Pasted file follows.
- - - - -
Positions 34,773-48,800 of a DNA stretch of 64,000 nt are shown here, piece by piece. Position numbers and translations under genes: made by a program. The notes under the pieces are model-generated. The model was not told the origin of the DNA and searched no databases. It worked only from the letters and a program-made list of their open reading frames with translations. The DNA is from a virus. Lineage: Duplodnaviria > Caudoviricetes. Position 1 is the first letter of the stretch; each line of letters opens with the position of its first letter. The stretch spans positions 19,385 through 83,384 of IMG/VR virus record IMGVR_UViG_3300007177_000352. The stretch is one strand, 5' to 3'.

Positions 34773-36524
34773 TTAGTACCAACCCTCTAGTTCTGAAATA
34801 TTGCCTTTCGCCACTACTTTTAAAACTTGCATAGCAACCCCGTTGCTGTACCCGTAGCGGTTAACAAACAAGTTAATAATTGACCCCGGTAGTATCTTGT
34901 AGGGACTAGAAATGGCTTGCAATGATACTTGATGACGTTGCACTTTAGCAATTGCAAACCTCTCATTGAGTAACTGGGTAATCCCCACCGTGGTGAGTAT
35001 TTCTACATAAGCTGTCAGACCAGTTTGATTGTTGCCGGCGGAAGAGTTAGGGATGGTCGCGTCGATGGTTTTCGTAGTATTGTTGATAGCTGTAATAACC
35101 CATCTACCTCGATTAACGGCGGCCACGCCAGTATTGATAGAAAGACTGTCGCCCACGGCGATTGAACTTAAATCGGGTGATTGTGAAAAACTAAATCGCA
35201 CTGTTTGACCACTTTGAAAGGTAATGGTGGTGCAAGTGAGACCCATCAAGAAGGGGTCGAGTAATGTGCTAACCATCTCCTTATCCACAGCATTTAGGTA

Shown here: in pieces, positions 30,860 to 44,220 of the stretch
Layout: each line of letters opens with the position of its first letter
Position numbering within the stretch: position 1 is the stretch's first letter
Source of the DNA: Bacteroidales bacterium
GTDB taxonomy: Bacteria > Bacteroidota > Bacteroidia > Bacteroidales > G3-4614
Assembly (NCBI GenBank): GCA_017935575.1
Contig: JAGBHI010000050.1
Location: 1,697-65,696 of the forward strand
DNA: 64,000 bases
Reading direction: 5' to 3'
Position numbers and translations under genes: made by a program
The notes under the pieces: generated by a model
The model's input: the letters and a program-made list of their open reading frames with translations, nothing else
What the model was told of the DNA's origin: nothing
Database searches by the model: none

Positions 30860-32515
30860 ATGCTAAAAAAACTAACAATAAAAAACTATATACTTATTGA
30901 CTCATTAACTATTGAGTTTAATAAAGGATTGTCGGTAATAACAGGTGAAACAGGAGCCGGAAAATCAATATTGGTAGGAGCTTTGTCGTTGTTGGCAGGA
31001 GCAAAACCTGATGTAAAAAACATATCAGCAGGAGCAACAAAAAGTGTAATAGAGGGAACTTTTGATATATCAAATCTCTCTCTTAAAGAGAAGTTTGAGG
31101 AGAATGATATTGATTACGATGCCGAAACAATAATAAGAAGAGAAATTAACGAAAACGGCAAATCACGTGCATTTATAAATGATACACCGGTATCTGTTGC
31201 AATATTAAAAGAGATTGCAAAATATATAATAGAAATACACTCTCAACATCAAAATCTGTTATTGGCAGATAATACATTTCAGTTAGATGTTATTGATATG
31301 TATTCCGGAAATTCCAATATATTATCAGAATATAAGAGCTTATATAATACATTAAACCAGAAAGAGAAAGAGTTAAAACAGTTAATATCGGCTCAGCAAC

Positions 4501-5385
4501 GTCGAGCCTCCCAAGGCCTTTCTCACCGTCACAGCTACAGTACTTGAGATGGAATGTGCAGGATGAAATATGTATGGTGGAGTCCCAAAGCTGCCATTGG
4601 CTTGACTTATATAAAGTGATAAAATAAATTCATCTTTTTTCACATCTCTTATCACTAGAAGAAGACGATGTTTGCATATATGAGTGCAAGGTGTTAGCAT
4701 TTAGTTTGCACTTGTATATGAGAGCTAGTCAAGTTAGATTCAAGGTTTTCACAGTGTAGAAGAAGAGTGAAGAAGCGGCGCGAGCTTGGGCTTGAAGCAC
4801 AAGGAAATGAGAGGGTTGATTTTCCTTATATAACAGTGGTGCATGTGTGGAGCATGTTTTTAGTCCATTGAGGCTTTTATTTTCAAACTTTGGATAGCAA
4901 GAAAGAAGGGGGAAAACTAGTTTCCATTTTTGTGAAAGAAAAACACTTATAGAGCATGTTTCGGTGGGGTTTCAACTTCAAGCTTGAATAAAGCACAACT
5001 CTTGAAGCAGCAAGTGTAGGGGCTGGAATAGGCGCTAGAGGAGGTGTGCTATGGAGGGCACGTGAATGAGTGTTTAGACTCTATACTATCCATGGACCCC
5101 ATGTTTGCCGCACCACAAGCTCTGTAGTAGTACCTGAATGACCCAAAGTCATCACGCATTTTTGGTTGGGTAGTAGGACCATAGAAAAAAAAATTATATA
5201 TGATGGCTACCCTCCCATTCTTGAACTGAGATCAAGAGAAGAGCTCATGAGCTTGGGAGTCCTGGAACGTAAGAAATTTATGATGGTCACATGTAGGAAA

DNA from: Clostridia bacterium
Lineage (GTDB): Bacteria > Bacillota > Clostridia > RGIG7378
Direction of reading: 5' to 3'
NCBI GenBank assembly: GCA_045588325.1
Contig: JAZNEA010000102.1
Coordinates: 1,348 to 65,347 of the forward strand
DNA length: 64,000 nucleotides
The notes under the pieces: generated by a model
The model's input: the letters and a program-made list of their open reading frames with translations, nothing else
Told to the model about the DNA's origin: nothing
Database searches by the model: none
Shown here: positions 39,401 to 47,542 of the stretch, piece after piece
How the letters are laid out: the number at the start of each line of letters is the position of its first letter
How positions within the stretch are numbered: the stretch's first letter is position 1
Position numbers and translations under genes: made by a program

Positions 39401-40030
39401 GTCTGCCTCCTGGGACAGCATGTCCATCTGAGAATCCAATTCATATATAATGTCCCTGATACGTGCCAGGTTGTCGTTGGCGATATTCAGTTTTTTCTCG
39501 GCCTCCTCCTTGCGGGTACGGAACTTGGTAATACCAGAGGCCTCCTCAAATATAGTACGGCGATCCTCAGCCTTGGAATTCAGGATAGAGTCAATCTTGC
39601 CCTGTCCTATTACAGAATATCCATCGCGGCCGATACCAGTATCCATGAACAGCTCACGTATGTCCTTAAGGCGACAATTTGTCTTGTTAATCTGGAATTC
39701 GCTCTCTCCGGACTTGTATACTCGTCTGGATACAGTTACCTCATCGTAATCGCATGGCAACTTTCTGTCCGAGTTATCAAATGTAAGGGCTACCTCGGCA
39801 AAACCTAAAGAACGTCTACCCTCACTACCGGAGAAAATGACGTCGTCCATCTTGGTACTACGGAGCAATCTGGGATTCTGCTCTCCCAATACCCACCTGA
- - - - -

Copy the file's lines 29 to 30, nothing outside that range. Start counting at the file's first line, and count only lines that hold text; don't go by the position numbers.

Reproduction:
31201 AATATTAAAAGAGATTGCAAAATATATAATAGAAATACACTCTCAACATCAAAATCTGTTATTGGCAGATAATACATTTCAGTTAGATGTTATTGATATG
31301 TATTCCGGAAATTCCAATATATTATCAGAATATAAGAGCTTATATAATACATTAAACCAGAAAGAGAAAGAGTTAAAACAGTTAATATCGGCTCAGCAAC